Why there must not be downwards transition following Revaluation 2023
No comment on the retail market can be complete without mentioning the “elephant in the room“ business rates which has had, in the last few years, such an impact on occupier costs, the viability of physical shops and ultimately jobs in the sector as our newly-launched Midsummer Retail Report points out.
On the plus side we at last have the rating revaluation in 2023 to look forward to - whereby rates bills should be based on rental values of 2021. In some locations retail rental levels have fallen 50 or 70 per cent since the 2015 valuation date for the current rating list - and this should hopefully mean rates bills will come down dramatically for many in the sector. This drop will make a massive difference to the business's running costs.
But this will be meaningless if the government does not allow business rates reductions to be implemented immediately rather than spreading them over the years of the list in a transitional arrangement as it did in the 2017 List.
Downwards transition meant many businesses in the sector paid too high business rates for too long. It was a key factor in the demise of Toys R Us, Laura Ashley and other high street brands and had a major impact on the high streets of many of the UK's provincial and poorer towns- areas of the country the government claims it wishes to “Level Up.”
The government now has a golden opportunity to make a difference. We suggest the government announces there will be no downward transition following the revaluation in 2023 and that rates bills immediately find their true level, comparable to rents. We are saying as much in our response to the government's recently announced consultation.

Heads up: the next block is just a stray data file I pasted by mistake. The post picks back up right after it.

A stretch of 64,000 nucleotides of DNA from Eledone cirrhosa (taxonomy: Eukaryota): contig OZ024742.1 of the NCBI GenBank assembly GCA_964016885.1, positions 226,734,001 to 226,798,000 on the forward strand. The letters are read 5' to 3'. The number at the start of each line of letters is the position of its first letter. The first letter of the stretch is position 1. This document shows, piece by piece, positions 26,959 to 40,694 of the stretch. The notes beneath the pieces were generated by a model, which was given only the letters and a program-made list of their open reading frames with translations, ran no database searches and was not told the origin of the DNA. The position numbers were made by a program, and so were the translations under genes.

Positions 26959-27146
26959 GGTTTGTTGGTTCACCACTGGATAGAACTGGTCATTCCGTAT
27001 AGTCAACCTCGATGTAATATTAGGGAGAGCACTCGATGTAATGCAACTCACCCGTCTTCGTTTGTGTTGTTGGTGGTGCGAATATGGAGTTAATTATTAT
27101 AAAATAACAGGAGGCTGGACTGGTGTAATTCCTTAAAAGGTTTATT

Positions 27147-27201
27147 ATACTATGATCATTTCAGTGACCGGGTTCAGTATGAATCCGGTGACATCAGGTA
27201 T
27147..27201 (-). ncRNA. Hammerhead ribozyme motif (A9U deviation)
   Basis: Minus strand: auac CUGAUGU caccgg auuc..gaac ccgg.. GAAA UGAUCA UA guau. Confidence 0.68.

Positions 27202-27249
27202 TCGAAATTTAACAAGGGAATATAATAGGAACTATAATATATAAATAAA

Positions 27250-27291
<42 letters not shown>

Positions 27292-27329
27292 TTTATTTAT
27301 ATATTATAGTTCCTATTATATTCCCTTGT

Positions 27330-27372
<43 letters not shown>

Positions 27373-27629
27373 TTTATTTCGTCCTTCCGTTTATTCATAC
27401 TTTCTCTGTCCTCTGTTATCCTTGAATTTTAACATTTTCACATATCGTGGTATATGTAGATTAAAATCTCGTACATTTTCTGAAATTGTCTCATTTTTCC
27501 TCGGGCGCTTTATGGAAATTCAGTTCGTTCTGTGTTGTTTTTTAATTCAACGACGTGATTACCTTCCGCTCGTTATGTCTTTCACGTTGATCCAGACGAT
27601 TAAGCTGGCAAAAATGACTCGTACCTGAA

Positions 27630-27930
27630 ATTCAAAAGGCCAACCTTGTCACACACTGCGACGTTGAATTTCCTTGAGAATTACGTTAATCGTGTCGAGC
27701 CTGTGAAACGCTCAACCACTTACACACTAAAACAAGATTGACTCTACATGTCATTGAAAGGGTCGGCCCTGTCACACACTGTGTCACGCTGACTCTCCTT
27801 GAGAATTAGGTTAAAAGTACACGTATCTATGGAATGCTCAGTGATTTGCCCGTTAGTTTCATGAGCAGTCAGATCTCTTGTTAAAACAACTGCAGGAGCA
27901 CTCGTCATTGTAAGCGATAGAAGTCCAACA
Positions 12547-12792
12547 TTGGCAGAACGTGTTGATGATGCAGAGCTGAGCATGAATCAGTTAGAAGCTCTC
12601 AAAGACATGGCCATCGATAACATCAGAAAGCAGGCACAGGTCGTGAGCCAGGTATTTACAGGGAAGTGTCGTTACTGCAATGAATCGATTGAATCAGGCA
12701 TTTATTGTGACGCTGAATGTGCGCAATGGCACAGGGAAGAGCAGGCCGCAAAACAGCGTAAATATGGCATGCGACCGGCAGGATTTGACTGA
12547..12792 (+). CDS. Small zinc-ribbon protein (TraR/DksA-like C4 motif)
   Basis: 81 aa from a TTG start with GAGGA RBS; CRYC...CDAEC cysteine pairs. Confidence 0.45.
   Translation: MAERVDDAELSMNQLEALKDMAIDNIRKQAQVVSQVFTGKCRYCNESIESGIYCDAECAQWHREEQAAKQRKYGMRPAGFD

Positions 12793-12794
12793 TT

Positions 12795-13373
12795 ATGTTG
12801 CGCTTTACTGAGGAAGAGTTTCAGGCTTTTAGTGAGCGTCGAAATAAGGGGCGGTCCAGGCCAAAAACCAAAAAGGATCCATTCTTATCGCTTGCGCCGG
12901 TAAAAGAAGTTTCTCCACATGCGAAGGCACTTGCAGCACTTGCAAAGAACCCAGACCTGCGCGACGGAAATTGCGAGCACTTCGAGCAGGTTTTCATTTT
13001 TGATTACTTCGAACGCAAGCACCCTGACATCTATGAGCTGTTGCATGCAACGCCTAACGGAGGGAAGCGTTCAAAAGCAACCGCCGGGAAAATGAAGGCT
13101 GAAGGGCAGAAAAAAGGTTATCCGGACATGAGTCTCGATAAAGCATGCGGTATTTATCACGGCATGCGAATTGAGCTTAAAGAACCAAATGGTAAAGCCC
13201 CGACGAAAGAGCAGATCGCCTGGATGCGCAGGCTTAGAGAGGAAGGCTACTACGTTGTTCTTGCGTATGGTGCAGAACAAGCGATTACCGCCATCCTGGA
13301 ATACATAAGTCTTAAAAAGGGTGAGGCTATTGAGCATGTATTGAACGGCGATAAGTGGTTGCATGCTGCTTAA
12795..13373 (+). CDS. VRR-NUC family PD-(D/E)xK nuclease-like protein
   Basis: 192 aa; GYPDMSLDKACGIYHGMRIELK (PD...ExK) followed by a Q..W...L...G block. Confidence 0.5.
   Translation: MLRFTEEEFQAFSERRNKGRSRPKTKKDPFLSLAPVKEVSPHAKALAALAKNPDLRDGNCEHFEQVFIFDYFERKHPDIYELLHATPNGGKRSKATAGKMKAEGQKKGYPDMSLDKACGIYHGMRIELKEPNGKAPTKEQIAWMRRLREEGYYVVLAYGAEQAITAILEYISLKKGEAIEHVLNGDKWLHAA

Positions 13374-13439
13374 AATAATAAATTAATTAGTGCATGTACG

We do not think this necessarily rules out a rise cap on those sectors which will see a big rise in business rates- last revaluation some businesses saw their rates bills rise 40 per cent and this was with upwards transition! We need to be practical - any 50 per cent plus rises in year one could have a detrimental impact on business. But rather we think the government should accept that maybe it does not need to collect a full £26 billion in business rates every year. There is no legal obligation to do so.
Retailers and other high street operators are considering their business plans now for next year and looking closely at their future business rates liabilities, particularly with the Covid-related reliefs coming to an end. It is essential the Chancellor provides reassurance that rates bills next year will immediately reflect the lower rents we are seeing in the market -providing incentives for businesses to keep or expand space and for property investors to invest in the sector across the UK.
Without this reassurance, the government's “levelling up agenda” will be meaningless. And the high street unlikely to get back on its feet.
The government has a golden opportunity to make a major impact on the future of physical retail and breathe new life into the high street. Let's hope immediate and short-term gain doesn't drown out the long-term benefits.
Pictured: John Webber, head of business rates, Colliers International.